CAVANAUGH: Gordon Hanson, Professor of Economics and Director of Center on Pacific Economies. I want to sneak in one call before we go to the break and say hello to Marcus in Pacific Beach. Good morning, Marcus. Welcome to These Days.
MARCUS (Caller, Pacific Beach): Hello. A great show.
CAVANAUGH: Thank you.
MARCUS: One thing that – I understand that illegal immigration is good for our economy in the short run but what concerns me is that we’re bringing in large numbers of poor and uneducated people and looking at the past few decades it seems that it’s, in a sense, leaving a legacy of poverty in our country. And it’s a tremendous strain on our education, healthcare and legal system – or, judicial system. And so, I mean, I’d be all for, for bringing in very educated immigrants, maybe from China, that, you know, are doing very well in technology and things like that. I mean, a good example is Singapore where they’re very careful about the immigrants that come to their country and they make sure that the people that come in are highly educated and, you know, that’s in part of why they have some of the best test scores in the world is they bring in highly educated immigrants.
CAVANAUGH: Well, thank you for your comment, Marcus. And, Marney, do the people who come here illegally leave a legacy of poverty in San Diego?
COX: Well, I think two things, one, I think what Marcus may be talking about is the legal side of immigration, which we get a lot of high educated people, no doubt about it. I think what our conversation this morning is about, the illegal side, and we’re probably going to end up with less highly educated people who have to resort to illegal immigration to get here. And I think Professor Hanson’s earlier point is a really good one here, and that is that those who are coming across the border illegally are doing so to look for a job. Where our biggest demands are today are in the low skilled area, not in the high skilled area and so that’s why we’re seeing, you know, back to Marcus’ point, all these people who are coming in with relatively low amounts of education or skill. They are still contributing, right, to the economy because that’s where our demand is coming from but they’re doing it in such a way as they have to break our laws in order to get here and that’s really where the problem arises.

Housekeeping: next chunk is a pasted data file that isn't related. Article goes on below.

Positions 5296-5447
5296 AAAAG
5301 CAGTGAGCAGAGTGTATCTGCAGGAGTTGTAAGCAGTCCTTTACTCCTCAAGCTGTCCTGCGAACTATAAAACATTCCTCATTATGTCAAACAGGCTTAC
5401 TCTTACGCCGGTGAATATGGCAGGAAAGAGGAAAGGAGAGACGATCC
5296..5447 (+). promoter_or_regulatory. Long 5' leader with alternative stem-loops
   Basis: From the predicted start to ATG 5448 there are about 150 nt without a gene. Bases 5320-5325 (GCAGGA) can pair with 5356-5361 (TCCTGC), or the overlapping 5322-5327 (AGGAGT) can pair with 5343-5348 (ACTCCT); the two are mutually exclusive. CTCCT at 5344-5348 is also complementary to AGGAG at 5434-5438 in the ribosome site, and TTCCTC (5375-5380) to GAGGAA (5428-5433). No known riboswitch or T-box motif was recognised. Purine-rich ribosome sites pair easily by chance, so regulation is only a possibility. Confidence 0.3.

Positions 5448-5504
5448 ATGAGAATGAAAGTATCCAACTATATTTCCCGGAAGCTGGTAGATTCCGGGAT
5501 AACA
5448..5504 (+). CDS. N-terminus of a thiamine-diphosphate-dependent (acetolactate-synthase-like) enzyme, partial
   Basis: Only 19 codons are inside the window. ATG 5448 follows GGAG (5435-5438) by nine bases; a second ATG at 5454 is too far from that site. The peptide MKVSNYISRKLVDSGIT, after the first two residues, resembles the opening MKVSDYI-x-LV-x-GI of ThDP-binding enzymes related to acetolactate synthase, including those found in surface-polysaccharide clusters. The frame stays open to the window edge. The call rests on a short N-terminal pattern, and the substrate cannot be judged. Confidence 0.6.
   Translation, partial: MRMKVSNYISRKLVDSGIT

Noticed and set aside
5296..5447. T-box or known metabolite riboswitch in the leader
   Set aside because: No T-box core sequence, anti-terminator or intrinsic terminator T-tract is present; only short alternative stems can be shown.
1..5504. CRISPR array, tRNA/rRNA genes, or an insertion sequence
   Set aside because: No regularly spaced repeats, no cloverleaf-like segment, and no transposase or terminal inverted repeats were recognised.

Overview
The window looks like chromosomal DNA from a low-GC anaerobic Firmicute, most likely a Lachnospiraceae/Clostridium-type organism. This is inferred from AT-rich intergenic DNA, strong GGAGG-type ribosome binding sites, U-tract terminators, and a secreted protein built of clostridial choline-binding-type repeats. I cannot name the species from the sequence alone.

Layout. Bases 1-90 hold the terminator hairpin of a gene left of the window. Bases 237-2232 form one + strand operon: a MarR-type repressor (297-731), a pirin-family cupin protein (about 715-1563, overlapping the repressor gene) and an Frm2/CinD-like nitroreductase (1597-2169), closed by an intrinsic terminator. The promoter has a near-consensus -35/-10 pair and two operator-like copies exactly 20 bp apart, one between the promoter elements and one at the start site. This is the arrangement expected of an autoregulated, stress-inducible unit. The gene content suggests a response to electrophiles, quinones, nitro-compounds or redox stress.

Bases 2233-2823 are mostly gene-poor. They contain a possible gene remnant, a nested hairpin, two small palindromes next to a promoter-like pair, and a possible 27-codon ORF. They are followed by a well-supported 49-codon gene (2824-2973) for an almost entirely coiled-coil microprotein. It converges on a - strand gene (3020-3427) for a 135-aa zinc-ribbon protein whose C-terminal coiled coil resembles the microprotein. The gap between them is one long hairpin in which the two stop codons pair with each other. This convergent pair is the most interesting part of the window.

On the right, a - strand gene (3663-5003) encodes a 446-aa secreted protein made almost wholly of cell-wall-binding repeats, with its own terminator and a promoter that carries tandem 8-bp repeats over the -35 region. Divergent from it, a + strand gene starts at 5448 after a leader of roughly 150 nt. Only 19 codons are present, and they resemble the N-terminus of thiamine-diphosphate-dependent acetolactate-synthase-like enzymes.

CAVANAUGH: We have to take a short break. When we return, we’ll continue our conversation, and we’re urging you to post your comments online at KPBS.org/thesedays. You’re listening to These Days on KPBS.
CAVANAUGH: 24.18 I'm Maureen Cavanaugh, and you're listening to These Days on KPBS. My guests are Marney Cox, and he is Chief Economist of the San Diego Association of Governments. Right now, I’d like to welcome David Ramirez. He’s Executive Assistant Chief of the San Diego Police Department. Assistant Chief Ramirez, welcome to These Days.
DAVID RAMIREZ (Executive Assistant Chief, San Diego Police Department): Good morning, Maureen. Thank you.
CAVANAUGH: Now we’ve been talking about the Arizona illegal immigration law. It requires police, after making lawful contact, to request documentation from people they suspect are here illegally and detain and arrest people if they cannot prove they are in the country legally. How is that different from what police here in San Diego do?
RAMIREZ: Well, what we do here in the city of San Diego, we have a policy, undocumented persons policy with the San Diego Police Department, and we do not randomly stop people and check for immigration, their immigration status. What we do is if there’s someone that we believe is involved in some type of criminal activity that we come in contact with and we detain them and we think they might be involved in a crime, then at that time we may delve into what their immigration status is. There has to be a criminal nexus to us contacting them.
CAVANAUGH: And a criminal nexus, that’s something more than simply like having your taillight out or something like that.
RAMIREZ: Absolutely. That does not include minor, you know, minor traffic stops or something like that, you’re right.